The sad story of Juanita Goggins, former State Congresswoman and trailblazer.
COLUMBIA, S.C. — When Juanita Goggins became the first black woman elected to the South Carolina Legislature in 1974, she was hailed as a trailblazer and twice visited the president at the White House.
Three decades later, she froze to death at age 75, a solitary figure living in a rented house four miles from the gleaming Statehouse dome.
Goggins, whose achievements included key legislation on school funding, kindergarten and class size, had become increasingly reclusive. She spent her final years turning down help from neighbors who knew little of her history-making past. Her body was not discovered for more than a week.
Those neighbors, as well as former colleagues and relatives, are now left wondering whether they could have done more to help.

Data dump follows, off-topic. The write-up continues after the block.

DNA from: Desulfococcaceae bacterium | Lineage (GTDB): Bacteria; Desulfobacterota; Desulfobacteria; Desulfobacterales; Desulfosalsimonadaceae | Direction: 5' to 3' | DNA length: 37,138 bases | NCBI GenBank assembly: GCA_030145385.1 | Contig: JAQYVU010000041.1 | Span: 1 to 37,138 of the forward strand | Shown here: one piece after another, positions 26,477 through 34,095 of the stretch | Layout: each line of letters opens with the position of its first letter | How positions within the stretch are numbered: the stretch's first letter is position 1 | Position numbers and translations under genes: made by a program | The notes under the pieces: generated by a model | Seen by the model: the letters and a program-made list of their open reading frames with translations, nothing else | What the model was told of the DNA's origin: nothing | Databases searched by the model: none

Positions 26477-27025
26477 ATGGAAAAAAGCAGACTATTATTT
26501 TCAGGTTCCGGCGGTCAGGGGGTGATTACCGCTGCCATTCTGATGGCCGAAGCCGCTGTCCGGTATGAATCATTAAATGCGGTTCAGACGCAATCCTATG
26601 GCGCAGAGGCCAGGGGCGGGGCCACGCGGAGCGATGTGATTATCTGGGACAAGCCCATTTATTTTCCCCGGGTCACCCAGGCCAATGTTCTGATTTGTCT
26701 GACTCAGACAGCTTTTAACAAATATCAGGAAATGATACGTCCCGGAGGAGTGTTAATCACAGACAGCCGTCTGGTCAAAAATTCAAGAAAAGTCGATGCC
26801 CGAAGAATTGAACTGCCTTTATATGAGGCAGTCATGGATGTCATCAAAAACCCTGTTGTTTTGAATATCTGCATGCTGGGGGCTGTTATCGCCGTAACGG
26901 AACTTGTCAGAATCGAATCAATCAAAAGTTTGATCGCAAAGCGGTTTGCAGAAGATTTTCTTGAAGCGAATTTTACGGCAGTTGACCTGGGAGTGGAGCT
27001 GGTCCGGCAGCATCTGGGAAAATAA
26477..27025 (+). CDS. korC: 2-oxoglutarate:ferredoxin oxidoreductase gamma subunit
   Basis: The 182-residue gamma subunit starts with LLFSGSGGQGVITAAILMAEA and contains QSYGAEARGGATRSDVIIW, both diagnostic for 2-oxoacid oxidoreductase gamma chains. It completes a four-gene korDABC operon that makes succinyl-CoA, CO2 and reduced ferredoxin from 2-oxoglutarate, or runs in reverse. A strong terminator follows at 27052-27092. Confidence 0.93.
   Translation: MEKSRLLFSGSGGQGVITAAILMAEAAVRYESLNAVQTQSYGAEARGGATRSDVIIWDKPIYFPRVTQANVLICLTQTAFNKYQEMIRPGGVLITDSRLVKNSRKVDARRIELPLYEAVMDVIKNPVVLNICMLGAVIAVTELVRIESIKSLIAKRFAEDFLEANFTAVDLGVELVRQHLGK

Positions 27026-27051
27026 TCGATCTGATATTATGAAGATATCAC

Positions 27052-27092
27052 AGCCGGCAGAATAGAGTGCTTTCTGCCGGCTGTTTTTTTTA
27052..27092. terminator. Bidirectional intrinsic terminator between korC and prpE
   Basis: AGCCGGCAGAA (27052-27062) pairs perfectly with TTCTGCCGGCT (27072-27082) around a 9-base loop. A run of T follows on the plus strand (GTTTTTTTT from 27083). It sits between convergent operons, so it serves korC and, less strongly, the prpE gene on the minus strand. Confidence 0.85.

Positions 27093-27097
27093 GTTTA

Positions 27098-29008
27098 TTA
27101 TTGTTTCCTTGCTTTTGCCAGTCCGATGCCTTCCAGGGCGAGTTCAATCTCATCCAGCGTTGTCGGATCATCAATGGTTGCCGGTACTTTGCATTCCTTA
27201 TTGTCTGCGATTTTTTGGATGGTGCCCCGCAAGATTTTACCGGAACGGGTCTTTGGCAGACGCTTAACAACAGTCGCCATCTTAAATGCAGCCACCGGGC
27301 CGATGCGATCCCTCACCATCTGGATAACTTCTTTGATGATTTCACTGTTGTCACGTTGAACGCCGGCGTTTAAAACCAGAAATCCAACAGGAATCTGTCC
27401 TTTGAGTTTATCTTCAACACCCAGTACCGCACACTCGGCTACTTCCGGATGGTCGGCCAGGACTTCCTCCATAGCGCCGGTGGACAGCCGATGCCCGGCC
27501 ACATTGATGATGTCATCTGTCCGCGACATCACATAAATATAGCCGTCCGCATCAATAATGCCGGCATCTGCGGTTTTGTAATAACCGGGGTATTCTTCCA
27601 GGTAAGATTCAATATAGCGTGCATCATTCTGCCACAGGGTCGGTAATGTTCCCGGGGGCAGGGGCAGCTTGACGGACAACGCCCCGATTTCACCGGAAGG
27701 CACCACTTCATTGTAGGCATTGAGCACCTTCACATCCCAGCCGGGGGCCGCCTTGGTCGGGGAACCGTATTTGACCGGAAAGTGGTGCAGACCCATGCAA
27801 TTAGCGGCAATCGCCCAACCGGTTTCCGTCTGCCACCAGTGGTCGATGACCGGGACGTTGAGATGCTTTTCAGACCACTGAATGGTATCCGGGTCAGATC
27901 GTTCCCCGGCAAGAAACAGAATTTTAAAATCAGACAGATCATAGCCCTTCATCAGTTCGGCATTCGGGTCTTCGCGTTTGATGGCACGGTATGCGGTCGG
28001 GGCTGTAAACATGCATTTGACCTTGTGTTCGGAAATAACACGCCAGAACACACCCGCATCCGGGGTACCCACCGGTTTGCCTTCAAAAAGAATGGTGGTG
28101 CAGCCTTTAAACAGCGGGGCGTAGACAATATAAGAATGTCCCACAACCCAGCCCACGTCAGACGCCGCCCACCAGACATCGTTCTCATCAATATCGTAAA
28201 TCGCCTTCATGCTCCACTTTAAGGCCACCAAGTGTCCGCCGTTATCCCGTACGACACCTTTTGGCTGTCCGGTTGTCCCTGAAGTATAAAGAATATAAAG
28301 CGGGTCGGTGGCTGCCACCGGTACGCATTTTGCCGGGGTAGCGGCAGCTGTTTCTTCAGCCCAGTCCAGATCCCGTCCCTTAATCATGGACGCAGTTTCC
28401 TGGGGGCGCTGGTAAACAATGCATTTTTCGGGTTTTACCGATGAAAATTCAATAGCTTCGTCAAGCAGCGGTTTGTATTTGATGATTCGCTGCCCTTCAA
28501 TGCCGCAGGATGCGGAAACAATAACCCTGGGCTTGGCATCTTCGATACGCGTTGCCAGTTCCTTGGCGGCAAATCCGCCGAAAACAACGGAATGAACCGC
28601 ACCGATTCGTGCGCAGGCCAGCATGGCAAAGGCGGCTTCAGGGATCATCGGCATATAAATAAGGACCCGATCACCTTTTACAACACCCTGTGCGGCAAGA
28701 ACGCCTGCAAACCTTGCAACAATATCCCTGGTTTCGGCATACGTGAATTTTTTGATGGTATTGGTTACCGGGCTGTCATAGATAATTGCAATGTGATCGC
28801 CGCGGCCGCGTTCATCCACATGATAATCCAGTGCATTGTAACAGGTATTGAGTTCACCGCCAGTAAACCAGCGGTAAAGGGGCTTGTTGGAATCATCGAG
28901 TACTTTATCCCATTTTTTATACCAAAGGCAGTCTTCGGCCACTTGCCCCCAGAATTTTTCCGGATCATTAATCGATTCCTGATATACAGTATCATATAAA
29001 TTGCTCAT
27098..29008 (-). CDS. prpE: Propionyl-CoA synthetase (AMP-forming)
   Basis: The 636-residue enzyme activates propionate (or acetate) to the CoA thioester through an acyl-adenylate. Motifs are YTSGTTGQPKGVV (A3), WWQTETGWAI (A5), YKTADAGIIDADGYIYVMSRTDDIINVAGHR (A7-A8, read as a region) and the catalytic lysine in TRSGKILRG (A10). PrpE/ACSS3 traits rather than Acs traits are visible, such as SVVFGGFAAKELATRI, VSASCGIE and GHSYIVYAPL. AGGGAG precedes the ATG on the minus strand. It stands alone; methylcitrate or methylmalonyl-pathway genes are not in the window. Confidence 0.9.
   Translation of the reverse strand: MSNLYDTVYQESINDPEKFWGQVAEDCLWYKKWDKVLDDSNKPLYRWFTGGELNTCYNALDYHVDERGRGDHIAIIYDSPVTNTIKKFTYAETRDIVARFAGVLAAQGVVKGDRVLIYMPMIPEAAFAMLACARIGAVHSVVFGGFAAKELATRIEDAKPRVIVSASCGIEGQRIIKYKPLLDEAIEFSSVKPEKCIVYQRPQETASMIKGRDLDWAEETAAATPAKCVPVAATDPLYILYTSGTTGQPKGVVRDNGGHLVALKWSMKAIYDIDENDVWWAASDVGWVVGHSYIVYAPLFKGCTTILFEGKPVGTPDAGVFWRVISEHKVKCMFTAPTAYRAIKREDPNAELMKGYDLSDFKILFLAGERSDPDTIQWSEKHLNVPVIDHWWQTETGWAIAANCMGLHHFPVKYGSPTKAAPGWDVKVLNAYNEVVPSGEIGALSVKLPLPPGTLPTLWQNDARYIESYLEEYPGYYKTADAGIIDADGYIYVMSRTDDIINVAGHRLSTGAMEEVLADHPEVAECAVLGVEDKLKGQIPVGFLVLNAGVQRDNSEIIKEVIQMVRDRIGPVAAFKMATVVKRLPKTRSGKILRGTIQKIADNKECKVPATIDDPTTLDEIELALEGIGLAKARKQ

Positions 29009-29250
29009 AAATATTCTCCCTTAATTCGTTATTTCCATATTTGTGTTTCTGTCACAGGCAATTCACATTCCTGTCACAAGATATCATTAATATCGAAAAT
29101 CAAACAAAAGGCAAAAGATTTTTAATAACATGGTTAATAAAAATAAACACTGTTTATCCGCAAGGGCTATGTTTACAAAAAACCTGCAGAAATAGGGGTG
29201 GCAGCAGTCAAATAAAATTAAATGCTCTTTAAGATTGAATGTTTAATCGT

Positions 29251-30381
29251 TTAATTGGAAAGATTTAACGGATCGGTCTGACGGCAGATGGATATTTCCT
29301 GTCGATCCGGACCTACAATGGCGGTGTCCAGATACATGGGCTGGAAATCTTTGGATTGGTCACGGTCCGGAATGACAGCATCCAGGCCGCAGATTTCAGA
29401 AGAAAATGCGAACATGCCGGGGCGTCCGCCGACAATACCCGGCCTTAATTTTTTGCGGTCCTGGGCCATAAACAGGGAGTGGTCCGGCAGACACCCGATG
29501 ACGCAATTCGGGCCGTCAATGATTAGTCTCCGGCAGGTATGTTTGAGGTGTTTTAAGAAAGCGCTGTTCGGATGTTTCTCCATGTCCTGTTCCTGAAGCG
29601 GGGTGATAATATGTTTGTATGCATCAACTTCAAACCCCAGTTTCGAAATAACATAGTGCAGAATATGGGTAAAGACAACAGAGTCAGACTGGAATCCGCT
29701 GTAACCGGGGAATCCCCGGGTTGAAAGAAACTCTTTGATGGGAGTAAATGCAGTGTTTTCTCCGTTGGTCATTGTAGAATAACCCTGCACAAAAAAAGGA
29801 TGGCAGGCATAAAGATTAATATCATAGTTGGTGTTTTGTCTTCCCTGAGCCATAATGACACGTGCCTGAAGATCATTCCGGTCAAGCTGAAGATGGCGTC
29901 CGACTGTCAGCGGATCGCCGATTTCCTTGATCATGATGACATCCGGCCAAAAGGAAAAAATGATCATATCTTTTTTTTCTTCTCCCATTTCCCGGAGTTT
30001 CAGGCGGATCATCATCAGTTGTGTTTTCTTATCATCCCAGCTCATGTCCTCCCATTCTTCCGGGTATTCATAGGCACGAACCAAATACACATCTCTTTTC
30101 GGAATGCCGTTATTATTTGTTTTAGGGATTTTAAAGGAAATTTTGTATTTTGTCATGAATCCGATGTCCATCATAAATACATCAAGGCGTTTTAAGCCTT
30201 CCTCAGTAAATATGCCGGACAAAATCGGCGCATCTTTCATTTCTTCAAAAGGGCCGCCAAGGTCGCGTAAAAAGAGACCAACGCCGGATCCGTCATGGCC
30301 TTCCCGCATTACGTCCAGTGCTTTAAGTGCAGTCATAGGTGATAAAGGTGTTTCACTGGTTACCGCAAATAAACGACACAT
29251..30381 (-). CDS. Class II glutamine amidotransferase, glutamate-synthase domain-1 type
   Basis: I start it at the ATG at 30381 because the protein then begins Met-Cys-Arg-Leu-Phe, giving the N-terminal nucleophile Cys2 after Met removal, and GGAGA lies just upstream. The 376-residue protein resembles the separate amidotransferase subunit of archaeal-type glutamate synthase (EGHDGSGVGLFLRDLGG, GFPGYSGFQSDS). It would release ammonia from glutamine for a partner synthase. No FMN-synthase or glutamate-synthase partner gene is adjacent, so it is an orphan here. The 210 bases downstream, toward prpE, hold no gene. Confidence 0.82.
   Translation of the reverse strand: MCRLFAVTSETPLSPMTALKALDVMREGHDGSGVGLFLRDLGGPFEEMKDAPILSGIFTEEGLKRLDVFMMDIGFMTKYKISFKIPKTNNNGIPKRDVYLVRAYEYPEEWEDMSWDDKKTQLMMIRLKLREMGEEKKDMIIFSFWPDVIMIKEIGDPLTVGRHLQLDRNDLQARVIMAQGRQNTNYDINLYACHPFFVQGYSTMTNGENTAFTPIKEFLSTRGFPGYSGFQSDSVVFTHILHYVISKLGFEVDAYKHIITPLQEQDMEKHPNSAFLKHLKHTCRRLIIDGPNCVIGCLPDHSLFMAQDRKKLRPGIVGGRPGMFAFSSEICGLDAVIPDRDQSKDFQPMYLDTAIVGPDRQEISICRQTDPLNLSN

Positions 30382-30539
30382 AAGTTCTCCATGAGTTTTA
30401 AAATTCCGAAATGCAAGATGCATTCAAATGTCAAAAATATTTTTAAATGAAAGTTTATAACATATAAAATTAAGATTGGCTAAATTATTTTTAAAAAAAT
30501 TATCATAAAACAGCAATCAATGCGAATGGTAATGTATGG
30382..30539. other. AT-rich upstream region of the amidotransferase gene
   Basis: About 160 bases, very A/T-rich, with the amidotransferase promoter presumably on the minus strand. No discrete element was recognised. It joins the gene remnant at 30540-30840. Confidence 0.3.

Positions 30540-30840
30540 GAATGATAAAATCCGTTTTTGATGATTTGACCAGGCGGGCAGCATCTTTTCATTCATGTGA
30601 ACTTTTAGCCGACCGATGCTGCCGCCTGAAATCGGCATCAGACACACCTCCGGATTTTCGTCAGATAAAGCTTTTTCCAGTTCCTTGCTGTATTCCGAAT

“I’m very saddened. People like her you want to see live forever. She had quite a gift for helping others,” said state Sen. John Land, a fellow Democrat who was first elected to the House the same year as Goggins.
Goggins, the youngest of 10 children, grew up the daughter of a sharecropper in rural Anderson County, about 130 miles northwest of the capital. She was the only sibling to earn a four-year college degree. Her bachelor’s in home economics from then-all-black South Carolina State College was followed by a master’s degree.
She taught in the state’s segregated schools, married a dentist and got into politics. In 1972, she became the first black woman to represent South Carolina as a delegate to the Democratic National Convention. Two years later, she became the first black woman appointed to the U.S. Civil Rights Commission. Read the rest of this entry »